Oil and water just don’t mix; there is no point in trying. Both are needed for a high performance engine to run at maximum efficiency, but they have different functions. In banking, the oil is the bank products and the water is the non-bank products that are becoming essential for meeting today’s consumer demand while providing fee income to the bank. If traditional and non-traditional financial products are properly positioned, success in the form of substantial fee income is a direct outcome.
The banking business is no different than any other; banking has changed tremendously over the last thirty years. In the past, the majority of bank income came from Interest Income, but the trend continues to shift towards fee income. With deregulation in the form of the Depository Institutions Deregulation and Monetary Control Act (1980) and the Depository Institutions Act (1982), and repeal of the Glass-Steagall Act in 1999, banks responded by offering alternative financial services. In the 1990’s, increased consumer awareness led to customer demand and banks saw investment programs increase dramatically. However, many banks have had difficulty successfully integrating investment brokerage and insurance into their institutions.
The radical difference in products, delivery systems, and sales cultures has prevented many banks from maximizing the potential offered by these additional financial service opportunities. Some banks use Dual Employee” structures, while others use third party marketing arrangements. Other issues include differences in compensation structure, one-way” referrals, and the different risks associated with non-bank products, as opposed to FDIC insured instruments. Additional compliance concerns only exacerbate the gap between bankers, brokers, and insurance agents.
This is not a new problem, and much has been written on this subject. The question is simple; what can a bank do to successfully integrate non-bank product sales more effectively? Fortunately, the answer is also simpler than you think. The following six steps are critical in having compliant, successful, and profitable non-bank sales units:
1. Do all you can to learn about non-bank product sales
2. Work to incorporate non-bank product sales units into all bank events and meetings
3. Manage activities, not results
4. Have realistic dual expectations
5. Have regular two-way communication
6. Have a workable, mutually agreed upon business plan
Do all you can to learn about the investment business
Many bankers do not have experience in non-bank product sales, and as a result often spend little time on it or ignore it entirely. You need to make a concentrated effort to understand the culture and structure of non-bank product sales units. Many broker/dealers offer Banker Broker Conferences.” In addition, many banking trade groups provide educational meetings and resources. Take advantage of these opportunities to help you better understand the differences in delivery systems and cultures employed to sell non-bank products.
Work to incorporate non-bank product sales units into all bank events and meetings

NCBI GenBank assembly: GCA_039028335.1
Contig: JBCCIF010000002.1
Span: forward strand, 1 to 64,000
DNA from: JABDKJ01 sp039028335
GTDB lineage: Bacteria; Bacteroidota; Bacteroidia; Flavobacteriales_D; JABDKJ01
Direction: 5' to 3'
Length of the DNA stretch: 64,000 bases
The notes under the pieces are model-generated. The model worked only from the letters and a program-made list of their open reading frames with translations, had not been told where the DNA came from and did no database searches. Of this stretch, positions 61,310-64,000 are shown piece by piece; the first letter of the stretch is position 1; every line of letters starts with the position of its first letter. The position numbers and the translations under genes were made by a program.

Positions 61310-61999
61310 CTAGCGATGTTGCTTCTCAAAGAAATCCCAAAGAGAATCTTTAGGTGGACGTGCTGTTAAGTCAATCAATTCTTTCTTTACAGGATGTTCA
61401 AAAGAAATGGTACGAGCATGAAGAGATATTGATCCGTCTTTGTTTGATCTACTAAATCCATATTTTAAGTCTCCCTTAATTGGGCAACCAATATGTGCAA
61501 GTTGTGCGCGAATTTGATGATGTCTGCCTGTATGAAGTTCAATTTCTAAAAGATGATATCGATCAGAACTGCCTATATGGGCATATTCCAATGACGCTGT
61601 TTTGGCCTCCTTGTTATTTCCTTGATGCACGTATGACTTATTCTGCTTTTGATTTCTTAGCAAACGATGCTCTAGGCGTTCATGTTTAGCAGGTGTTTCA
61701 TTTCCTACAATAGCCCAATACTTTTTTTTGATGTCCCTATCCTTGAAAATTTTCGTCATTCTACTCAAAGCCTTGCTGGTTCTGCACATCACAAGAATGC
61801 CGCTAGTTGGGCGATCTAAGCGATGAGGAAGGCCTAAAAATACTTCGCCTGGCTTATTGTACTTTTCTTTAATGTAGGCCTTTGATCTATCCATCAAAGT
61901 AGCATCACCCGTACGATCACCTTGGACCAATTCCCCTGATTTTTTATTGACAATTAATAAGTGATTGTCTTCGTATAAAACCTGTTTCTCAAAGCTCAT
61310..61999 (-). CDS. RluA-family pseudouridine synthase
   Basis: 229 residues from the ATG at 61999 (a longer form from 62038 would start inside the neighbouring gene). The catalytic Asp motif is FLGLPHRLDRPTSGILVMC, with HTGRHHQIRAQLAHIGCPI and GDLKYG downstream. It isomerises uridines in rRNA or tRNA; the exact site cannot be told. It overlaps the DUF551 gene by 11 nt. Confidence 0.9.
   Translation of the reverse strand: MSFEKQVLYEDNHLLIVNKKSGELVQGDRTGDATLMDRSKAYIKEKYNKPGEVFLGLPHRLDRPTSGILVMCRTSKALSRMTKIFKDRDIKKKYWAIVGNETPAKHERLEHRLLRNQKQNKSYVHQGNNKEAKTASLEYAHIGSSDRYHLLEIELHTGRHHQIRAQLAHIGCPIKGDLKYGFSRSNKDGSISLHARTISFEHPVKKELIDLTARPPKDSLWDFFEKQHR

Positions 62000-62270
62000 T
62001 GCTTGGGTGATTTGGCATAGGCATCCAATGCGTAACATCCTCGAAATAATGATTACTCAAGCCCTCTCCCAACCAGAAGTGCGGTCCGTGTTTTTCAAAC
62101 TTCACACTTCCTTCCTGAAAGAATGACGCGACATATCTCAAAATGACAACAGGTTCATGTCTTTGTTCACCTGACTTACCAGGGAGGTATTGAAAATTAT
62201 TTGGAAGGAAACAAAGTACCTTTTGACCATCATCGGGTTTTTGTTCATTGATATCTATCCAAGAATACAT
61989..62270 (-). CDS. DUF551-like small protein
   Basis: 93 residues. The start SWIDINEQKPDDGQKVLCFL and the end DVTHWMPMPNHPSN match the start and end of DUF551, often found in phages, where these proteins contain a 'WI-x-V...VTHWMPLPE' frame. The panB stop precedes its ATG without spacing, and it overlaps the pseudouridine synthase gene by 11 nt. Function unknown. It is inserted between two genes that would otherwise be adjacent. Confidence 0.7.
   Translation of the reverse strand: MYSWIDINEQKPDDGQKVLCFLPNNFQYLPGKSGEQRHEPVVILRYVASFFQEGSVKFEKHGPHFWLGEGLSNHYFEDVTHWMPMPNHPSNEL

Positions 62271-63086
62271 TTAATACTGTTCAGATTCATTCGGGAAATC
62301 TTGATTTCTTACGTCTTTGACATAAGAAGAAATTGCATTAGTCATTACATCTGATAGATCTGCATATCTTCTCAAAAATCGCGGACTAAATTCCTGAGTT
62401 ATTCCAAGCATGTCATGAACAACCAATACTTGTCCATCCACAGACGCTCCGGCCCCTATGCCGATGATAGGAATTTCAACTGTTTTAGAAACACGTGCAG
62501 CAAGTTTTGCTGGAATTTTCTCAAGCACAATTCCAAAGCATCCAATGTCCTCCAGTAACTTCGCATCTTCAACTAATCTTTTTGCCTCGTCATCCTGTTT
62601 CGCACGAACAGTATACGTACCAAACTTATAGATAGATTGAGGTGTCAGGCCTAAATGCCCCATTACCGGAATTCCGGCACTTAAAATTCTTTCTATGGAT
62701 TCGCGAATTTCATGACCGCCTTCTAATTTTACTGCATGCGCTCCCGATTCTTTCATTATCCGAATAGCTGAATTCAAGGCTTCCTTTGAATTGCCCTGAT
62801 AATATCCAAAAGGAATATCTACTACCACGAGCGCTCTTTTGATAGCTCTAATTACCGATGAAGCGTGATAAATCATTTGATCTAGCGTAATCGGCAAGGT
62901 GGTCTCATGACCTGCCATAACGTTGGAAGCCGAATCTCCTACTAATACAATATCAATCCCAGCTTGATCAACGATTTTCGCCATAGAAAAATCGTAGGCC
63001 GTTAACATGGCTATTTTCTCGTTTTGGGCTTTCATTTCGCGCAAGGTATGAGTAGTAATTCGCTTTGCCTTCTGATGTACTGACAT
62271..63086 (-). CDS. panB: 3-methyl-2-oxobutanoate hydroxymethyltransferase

The more you include non-bank product salespeople and their colleagues in bank functions and meetings, the more cordial and productive their interactions with your bank officers and staff will be. Encourage them to become familiar with your bank’s marketing and product emphasis, so they refer you appropriate business. The more they feel a part of the bank, the better ambassadors they will be for you when they are out in the community, and your cross-selling results will soar.
Manage activities, not results
Often banks have expectations of their investment and insurance sales units, but have limited knowledge of what activities are required to generate those results. If bank management does not have a working knowledge of the alternative product sales process, they are reluctant to participate actively in the management of these programs. If your program is set up with duel employees, do all you can to learn about the activities required to maintain it successfully.
If you utilize a third party marketing firm, ask them for guidance on what is expected of their reps and what you can do to assist them in the management of the program. Regardless of the compliance firewalls between your bank and a third party firm, the public perception is that they a part” of your bank, so a hands-on approach will pay off.
Have realistic dual expectations
When non-bank sales programs are installed, each party establishes certain expectations with which to gauge success. Often those who have a vested interest in the program’s installation deliver these expectations. Make certain your bank considers statistical averages for the type of program you have in your bank. Banks should examine the production and revenues of their programs compared to national averages, as well as averages from their program’s broker/dealer or insurance companies.
Also consider expectations related to marketing activities, such as referrals. A common complaint of non-bank product sales people is that they don’t get enough referrals and then upon further examination, it’s becomes apparent that neither party is maximizing the referral opportunities. Systems should be installed to monitor all referrals within institutions. Following compliance regulations and guidelines related to cross-sales marketing efforts prevents regulatory issues.